Microsoft .NET Source Generators: Speeding up JSON Serialization

One of the big features added to Microsoft .NET 5 was the addition of source generators. A Source Generator is a new kind of component that C# developers can write that lets you do two major things:

  • Retrieve a compilation object that represents all user code that is being compiled. This object can be inspected, and you can write code that works with the syntax and semantic models for the code being compiled, just like with analyzers today.
  • Generate C# source files that can be added to a compilation object during compilation. In other words, you can provide additional source code as input to a compilation while the code is being compiled.

Since my new book “Rock Your Code: Code & App Performance for Microsoft .NET” focuses on performance, I am most interested in these types of generators. In this article, I will be showing the System.Text.Json source generator.

Setting Up the Source Generator

First, we must create a new type using JsonSerializerContext as the base type to set this up. In the code below, part of the benchmarking code for my code performance book, I am creating a context type for PersonProper and List<PersonProper>. PersonProper is one of the main types I use in benchmark testing that can be found in my Spargine OOS.

using System.Text.Json.Serialization;

[JsonSourceGenerationOptions(WriteIndented = true)]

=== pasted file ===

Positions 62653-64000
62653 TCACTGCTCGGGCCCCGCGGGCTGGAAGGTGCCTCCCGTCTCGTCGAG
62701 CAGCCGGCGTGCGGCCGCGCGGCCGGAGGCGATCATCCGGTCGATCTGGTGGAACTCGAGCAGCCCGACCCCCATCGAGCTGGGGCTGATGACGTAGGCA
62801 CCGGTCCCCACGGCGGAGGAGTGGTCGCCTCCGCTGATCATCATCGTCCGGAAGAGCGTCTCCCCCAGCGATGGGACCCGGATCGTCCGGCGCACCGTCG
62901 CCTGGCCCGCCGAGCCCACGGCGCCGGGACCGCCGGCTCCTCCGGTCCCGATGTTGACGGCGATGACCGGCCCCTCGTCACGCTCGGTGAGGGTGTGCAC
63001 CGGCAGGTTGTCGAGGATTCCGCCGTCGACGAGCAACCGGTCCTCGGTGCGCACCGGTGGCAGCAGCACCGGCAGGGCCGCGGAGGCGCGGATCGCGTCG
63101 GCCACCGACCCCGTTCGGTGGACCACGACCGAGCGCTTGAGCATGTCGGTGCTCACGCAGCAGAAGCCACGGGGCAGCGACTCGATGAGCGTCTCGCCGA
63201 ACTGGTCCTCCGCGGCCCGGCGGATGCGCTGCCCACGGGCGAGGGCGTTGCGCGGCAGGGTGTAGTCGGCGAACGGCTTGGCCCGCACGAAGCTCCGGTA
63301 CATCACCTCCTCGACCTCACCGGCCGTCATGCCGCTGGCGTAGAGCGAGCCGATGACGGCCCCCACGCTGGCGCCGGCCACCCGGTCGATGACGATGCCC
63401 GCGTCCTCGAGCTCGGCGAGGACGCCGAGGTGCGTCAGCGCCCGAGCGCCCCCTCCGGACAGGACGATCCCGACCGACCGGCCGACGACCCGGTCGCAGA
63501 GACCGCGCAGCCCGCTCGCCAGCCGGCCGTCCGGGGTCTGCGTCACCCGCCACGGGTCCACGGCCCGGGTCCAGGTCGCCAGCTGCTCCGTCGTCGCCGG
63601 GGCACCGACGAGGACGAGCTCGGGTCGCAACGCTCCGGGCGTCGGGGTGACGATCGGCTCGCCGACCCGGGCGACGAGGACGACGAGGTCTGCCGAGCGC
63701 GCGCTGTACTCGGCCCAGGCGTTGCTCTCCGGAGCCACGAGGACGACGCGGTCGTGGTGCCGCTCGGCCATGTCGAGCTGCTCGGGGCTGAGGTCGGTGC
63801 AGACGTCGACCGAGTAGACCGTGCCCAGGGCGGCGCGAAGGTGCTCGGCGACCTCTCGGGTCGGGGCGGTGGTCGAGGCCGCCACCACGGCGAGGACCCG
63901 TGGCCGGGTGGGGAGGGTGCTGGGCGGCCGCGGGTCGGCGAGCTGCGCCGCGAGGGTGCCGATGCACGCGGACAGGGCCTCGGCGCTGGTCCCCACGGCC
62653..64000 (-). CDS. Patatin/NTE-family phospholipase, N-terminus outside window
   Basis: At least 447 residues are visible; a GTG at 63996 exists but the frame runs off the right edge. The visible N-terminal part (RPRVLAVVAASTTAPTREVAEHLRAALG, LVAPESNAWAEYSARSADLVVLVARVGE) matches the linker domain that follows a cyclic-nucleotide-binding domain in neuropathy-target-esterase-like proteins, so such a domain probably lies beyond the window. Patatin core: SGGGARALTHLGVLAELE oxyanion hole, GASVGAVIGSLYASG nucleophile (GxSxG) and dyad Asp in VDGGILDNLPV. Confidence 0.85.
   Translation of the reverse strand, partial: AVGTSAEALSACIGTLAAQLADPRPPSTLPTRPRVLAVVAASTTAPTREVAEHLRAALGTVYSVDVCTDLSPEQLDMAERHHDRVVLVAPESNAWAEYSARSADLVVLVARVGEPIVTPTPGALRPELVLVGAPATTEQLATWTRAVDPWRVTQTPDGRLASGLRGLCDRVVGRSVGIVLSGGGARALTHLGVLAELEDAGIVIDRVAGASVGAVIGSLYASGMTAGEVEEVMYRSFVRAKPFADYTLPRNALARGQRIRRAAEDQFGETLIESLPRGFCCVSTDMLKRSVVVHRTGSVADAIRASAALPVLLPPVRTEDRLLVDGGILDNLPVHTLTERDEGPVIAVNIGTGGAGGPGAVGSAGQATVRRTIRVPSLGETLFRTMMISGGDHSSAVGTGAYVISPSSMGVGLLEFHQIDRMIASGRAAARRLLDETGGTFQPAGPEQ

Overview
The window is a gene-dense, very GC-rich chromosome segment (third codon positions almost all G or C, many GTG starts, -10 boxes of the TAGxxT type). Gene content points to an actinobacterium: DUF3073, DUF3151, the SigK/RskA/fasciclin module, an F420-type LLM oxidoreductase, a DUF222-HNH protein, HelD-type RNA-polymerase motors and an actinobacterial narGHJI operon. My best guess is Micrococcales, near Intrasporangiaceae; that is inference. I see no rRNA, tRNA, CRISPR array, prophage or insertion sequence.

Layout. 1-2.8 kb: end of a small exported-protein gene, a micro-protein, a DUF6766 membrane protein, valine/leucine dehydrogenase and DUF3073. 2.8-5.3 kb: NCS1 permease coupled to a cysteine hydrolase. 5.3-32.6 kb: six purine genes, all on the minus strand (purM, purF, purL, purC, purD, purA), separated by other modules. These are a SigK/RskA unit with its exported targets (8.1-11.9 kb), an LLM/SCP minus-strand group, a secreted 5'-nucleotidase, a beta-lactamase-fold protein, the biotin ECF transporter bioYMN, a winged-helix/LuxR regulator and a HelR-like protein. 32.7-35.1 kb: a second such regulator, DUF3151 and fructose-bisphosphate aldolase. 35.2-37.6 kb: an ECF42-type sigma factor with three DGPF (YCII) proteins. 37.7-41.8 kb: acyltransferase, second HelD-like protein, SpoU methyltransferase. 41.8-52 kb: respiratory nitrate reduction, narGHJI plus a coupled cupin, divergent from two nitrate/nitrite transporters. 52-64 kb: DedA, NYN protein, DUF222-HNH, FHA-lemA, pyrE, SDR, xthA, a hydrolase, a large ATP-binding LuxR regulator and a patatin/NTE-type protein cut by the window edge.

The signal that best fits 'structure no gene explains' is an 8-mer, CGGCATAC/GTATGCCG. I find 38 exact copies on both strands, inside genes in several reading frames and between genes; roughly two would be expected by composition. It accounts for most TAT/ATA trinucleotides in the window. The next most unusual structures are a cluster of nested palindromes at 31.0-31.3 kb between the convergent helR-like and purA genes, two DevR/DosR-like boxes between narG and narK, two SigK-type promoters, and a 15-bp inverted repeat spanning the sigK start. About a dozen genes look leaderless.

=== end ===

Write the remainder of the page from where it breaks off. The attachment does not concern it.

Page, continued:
public partial class PersonProperJsonSerializerContext : JsonSerializerContext



[JsonSourceGenerationOptions(WriteIndented = true)]


public partial class PersonProperCollectionJsonSerializerContext : JsonSerializerContext



That’s it! Easy! No need to modify the type that you will be serializing! The main property we will be using is Default as you will see.

Serializing & Deserializing

Serializing and deserializing are simple using System.Text.Json.JsonSerializer is shown below.


Here is how to serialize an object.

var json = JsonSerializer.Serialize(person, typeof(PersonProper),

Here is how to serialize a List<>.

var json = JsonSerializer.Serialize(json, typeof(List<PersonProper>),


This is how to deserialize JSON for an object.

var person = JsonSerializer.Deserialize(json, typeof(PersonProper),
PersonProperJsonSerializerContext.Default) as PersonProper;

This is how to deserialize JSON for a List<>.

var people = JsonSerializer.Serialize(json, typeof(List<PersonProper>),


This source generator’s main purpose is to increase performance. Let’s see if that is true. The first chart shows the performance of a reference object (PersonProper from Spargine).

As you can see, using the JSON source generator does improve performance and the bytes allocated.


  • Deserialize – 2,150 to 2,174 bytes
  • Deserialize with generator – 872 to 88 bytes
  • Serialize – 960 – 1,024 bytes
  • Serialize with generator – 1,088 to 1,176 bytes

Now let’s test serialization for a list of ref objects (PersonProper from Spargine) with a count of 100 items.

As you can see, the performance is close.


  • Deserialize – 91,551 to 91,766 bytes
  • Deserialize with generator – 91,393 to 91,528bytes
  • Serialize – 96,893 – 96,889 bytes
  • Serialize with generator – 117,582 to 117,700 bytes


Using the source generator does improve performance for most of the benchmark tests. I hope that the .NET team at Microsoft will make improvements.

You can find more performance tips for .NET by picking up the 3rd edition of Rock Your Code: Code & App Performance for Microsoft .NET available on

Please make a comment below. I’d love to hear from you.

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